In the final chapters, Neill turns to depictions of imagined human futures in Edwin A. Abbott’s Flatland (1884), Edward Bellamy’s Looking Backward (1888), William Morris’s News from Nowhere (1890), and H. G. Wells’s A Modern Utopia (1905) that all reveal a conflicted relationship to Victorian evolutionary anthropology. Her reading of Abbott’s text demonstrates how dominant eugenic ideas of the nineteenth century are repudiated through a “form of liberal education that cultivates both imagination and spiritual humility” (8). Examining the clash of temporalities that take place in the socialist utopias, she then investigates how “anachronistic ethnographies” serve to “defamiliarize the social landscape of the late-nineteenth century London” (15), allowing readers to perceive it in a new light. Through her analyses of these narratives, she effectively shows how they escape the progressivist version of Darwinism by attributing human misery to social relations instead of “deep degenerative traits” (15).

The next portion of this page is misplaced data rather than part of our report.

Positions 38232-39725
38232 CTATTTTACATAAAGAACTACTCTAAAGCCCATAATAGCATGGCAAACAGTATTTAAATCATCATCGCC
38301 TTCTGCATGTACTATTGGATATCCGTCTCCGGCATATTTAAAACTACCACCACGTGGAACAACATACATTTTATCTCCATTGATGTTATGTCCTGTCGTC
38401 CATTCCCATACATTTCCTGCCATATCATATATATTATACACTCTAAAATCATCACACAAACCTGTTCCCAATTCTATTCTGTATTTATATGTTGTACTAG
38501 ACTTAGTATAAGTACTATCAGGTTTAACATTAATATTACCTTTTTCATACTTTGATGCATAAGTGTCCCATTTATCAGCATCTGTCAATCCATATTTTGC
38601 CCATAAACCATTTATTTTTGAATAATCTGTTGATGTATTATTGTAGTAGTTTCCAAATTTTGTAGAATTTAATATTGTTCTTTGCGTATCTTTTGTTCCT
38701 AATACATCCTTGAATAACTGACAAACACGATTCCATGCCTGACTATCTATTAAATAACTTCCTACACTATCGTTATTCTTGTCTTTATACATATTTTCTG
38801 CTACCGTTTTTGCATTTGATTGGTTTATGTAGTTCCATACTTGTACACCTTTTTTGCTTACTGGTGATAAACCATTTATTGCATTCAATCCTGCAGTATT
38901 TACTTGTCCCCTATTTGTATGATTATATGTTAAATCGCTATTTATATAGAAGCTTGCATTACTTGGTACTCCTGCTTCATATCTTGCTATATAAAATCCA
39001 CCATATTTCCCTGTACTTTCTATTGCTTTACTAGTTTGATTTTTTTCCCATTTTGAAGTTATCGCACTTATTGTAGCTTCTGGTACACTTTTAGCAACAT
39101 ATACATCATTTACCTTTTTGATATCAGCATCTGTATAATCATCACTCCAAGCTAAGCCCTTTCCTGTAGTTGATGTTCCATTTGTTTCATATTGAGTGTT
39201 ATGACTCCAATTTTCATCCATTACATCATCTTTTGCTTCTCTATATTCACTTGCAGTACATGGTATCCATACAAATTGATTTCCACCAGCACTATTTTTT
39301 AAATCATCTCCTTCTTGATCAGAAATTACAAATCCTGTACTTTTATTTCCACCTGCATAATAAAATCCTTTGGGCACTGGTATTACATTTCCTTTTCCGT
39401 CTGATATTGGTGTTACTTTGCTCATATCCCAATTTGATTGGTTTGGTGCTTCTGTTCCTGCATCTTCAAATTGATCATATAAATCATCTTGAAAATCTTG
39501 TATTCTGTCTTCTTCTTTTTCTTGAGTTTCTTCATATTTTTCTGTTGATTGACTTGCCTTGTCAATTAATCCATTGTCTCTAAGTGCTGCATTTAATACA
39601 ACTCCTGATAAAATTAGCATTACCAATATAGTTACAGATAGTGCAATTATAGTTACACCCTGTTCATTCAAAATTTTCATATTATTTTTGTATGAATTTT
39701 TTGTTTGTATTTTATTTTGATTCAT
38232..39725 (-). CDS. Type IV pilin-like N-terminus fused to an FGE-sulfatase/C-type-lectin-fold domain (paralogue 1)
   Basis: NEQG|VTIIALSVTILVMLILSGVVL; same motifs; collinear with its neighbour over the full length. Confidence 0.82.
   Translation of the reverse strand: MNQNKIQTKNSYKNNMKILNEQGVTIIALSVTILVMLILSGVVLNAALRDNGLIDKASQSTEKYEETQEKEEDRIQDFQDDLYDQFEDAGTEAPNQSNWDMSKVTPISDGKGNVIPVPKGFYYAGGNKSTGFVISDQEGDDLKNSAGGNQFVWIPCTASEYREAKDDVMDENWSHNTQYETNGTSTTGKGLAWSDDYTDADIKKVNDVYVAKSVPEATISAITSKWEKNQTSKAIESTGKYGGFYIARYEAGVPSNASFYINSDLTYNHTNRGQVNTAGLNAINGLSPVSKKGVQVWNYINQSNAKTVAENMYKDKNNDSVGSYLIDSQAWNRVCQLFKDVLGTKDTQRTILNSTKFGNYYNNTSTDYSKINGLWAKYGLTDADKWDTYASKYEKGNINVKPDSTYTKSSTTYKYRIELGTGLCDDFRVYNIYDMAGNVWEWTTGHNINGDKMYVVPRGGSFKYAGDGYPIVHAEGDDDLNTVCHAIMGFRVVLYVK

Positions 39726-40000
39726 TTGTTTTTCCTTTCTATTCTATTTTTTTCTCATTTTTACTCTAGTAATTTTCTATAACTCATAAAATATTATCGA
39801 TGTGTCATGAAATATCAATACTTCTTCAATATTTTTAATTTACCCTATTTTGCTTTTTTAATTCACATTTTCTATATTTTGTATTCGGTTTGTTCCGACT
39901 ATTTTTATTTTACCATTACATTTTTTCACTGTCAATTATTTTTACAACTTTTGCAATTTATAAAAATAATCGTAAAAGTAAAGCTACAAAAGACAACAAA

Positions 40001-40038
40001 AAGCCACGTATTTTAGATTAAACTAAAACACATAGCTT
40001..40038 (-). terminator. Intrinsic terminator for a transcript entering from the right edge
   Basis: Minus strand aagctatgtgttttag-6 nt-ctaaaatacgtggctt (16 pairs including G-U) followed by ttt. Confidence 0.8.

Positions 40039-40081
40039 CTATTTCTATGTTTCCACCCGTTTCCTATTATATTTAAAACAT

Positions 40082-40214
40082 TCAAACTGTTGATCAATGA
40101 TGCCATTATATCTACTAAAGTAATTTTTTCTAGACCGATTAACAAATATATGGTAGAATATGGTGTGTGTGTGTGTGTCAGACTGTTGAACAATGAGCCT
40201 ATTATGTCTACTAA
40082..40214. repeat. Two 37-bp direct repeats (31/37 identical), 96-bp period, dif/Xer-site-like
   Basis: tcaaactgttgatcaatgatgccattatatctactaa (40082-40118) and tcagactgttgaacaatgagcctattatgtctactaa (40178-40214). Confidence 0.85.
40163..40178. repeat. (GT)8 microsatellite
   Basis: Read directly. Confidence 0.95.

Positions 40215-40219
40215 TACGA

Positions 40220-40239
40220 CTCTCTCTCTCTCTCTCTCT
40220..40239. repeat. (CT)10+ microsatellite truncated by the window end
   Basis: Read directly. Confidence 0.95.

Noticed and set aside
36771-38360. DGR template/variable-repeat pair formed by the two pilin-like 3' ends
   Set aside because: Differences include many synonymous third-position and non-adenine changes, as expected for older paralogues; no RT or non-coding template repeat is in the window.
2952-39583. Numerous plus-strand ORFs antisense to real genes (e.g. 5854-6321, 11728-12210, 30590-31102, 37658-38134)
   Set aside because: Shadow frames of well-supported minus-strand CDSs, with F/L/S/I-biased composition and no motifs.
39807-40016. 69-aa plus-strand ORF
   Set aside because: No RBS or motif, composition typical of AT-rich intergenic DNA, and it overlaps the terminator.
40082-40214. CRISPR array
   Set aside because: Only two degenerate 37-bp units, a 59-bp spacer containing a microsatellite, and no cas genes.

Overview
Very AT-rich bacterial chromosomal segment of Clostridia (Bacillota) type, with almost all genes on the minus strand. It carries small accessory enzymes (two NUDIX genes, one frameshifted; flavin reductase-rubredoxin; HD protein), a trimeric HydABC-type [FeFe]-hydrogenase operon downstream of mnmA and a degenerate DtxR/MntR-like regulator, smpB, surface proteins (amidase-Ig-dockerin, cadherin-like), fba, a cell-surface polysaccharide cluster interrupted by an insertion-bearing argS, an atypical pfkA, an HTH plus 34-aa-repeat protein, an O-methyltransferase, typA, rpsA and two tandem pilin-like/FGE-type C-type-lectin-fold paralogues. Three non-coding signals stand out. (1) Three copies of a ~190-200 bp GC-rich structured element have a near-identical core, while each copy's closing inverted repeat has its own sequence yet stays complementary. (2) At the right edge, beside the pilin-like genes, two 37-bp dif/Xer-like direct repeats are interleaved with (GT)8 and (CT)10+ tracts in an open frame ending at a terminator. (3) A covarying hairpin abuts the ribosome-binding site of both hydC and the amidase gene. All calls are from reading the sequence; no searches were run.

At first glance, the stories selected in this book may appear to be disparate. Neill, however, justifies their inclusion through their common focus on temporal collapse that highlights underlying conflicts in gradualist thought. Foregrounding how these tales respond to Darwinian anthropology after the 1860s, her readings successfully reveal the damaging ends to which theories about human development have been used, especially as tools to condone colonial violence. Neill is rigorous in her exploration of contemporary ideas that the stories engage with, including the evolutionary perspectives of Herbert Spencer, Alfred Russel Wallace, Sir Edward Burnett Tylor, John Lubbock, and Julian A. Pitt-Rivers. Although her consideration of writers who extrapolate on evolutionary discourse and influential anthropologists in the book is extensive, it is impossible to miss the fact that they are all men. The inclusion of female writers and thinkers, like Anne Walbank Buckland, Margaret Murray, and Barbara Freire-Marreco, who made significant contributions to the male-dominated discipline of anthropology in the period, would have undoubtedly enriched this study further. Neill’s thought-provoking book, however, is certainly a valuable resource for scholars and students interested in the intersection of evolutionary discourse and literature, where definitions of what it means to be human are repeatedly tested.